One of the major concerns about soy is the theory that it may have adverse effects on our hormonal health. Men are especially concerned about soy consumption, thanks to rumours that eating it would decrease testosterone levels or otherwise make us less masculine.
There is no credible scientific evidence that backs up this theory. In fact, in the most comprehensive study of its kind analysing all of the research to date, soy was proven to have ‘zero feminising effects on men’ even when consumed at levels that are ‘considerably higher than typical Asian males.’¹⁰
The phytoestrogens in soy have been shown to cause no significant changes in testosterone, free testosterone, estrogen, sex hormone binding globulin protein, or semen quality in men.¹¹
Compare this with actual mammalian estrogen, found in significant levels of cow’s milk. This form of estrogen has been shown to create feminising effects in males and can contribute to gynecomastia (the growth of breast tissue in men).¹²
Soy is just one of many common foods that contain phytoestrogens; along with flax seeds, apples, carrots, coffee, oats, lentils and yams.
Even if you completely avoid soy it is very likely that you are still consuming phytoestrogens. But this is not a problem. Phytoestrogens are a very powerful form of antioxidant which have been shown to have preventative effects against various cancers and other diseases.¹³
The bottom line is that the phytoestrogens in soy will not cause any hormonal imbalances in otherwise healthy individuals, but may well contribute to a number of positive health benefits.
Soy and thyroid health
When it comes to thyroid health, soy has been shown to contain goitrogenic compounds, much like broccoli, cauliflower, kale and flax seeds. In people with a low iodine intake, goitrogens may interfere with normal thyroid function.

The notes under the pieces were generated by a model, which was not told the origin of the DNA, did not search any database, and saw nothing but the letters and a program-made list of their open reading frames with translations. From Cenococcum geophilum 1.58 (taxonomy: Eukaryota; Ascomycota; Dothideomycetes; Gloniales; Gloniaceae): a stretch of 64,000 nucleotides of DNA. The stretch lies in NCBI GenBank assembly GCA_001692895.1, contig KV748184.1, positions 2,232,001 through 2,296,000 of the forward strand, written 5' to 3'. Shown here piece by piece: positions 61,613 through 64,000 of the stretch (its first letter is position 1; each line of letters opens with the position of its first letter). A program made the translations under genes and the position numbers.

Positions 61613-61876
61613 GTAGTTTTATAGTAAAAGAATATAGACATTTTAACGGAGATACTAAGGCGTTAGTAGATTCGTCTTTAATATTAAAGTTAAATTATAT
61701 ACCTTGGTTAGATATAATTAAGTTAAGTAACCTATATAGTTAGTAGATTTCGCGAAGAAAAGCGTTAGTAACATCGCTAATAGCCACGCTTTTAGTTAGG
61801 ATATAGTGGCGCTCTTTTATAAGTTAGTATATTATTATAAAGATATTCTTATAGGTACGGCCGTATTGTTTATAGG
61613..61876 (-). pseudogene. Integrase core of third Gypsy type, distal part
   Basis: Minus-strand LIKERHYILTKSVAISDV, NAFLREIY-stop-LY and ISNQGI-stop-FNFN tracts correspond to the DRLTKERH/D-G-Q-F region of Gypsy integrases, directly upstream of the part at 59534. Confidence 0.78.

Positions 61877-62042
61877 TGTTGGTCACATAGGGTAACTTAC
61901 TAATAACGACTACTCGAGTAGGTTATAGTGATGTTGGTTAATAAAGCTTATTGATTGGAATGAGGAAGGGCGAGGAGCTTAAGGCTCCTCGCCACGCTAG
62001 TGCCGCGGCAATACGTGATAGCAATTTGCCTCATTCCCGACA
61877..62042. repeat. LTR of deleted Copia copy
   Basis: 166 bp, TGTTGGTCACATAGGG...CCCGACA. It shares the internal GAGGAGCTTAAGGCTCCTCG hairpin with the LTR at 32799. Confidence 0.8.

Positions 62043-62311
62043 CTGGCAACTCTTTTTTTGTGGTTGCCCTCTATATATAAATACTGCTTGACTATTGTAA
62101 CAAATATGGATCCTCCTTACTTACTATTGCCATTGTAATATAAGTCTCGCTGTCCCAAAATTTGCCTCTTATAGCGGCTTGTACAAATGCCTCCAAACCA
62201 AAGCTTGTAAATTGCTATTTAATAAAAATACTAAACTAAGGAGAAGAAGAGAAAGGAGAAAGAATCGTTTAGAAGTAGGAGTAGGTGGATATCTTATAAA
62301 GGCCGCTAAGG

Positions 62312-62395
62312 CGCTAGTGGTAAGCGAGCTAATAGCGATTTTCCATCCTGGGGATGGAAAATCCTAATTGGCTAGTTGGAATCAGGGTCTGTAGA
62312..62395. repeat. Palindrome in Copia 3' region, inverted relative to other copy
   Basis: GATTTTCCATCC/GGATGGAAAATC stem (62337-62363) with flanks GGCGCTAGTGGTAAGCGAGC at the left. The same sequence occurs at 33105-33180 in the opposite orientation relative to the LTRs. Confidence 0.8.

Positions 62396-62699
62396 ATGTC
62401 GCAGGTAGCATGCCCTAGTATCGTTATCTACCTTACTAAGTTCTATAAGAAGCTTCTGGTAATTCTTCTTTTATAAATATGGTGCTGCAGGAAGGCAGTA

It is for this reason that some people recommend avoiding soy when you have an existing thyroid issue. However, according to Dr Greger of nutritonfacts.org and best-selling author of How Not To Die, the best approach is not to avoid these extremely healthy foods; rather to increase your iodine intake. This can be achieved by eating iodine rich sea vegetables such as kelp, nori and dulse.
When iodine levels are optimal, soy has not been shown to have any negative impact on thyroid health.
But what about the environment?
One of the leading arguments against soy is the impact it has on the environment, particularly on the destruction of the Amazon rainforest.
Approximately 29% of Brazil’s greenhouse gas emissions are a result of deforestation related to soy production. This is a HUGE concern.
However, the vast majority of soy grown worldwide is not actually grown for humans! Over 80% of the worldwide soy crop is used to feed animals such as cows, pigs and chickens. Some of the rest is used in the industrial, pharmaceutical and cosmetic industries. Only 6% of the soy grown worldwide is consumed by humans.
And as we discussed earlier, that 6% isn’t just being used to feed vegans and vegetarians. Most of the soy is being used in processed foods in the form of soy isolate, and to make this requires a lot of waste. Using whole soy beans in the form of tofu or tempeh requires much less soy to be grown.
As the main use of soy is for animal feed, the most sensible way to prevent soy- related deforestation is to stop eating meat.
Did you know that the animals in factory farms around the world eat enough grain to feed 9 billion people? If we all stopped eating meat, we would already have more than enough food to feed the entire planet!
A final word about soy
It is clear that the main reason soy has developed such a bad reputation is because of how it is processed here in the West. But if we eat soy as it was traditionally consumed, we remove the problems and open up the door to a lot of health benefits.
Whether or not you choose to eat soy is totally up to you. It is perfectly possible to be healthy with or without it. There is nothing magical found in soy that cannot be found in other plant based foods.
Personally, I am not the biggest fan of the taste of soy so I eat other legumes more often. Occasionally I'll eat tofu or tempeh, and I use miso and / or soy sauce a few times per week. I try to avoid processed soy in the form of meat replacements and soybean oil wherever possible.
If you still don't want to eat soy, don't sweat it! There are still hundreds of other delicious plant based foods for you to enjoy.
What are your thoughts on soy? Let me know in the comments below!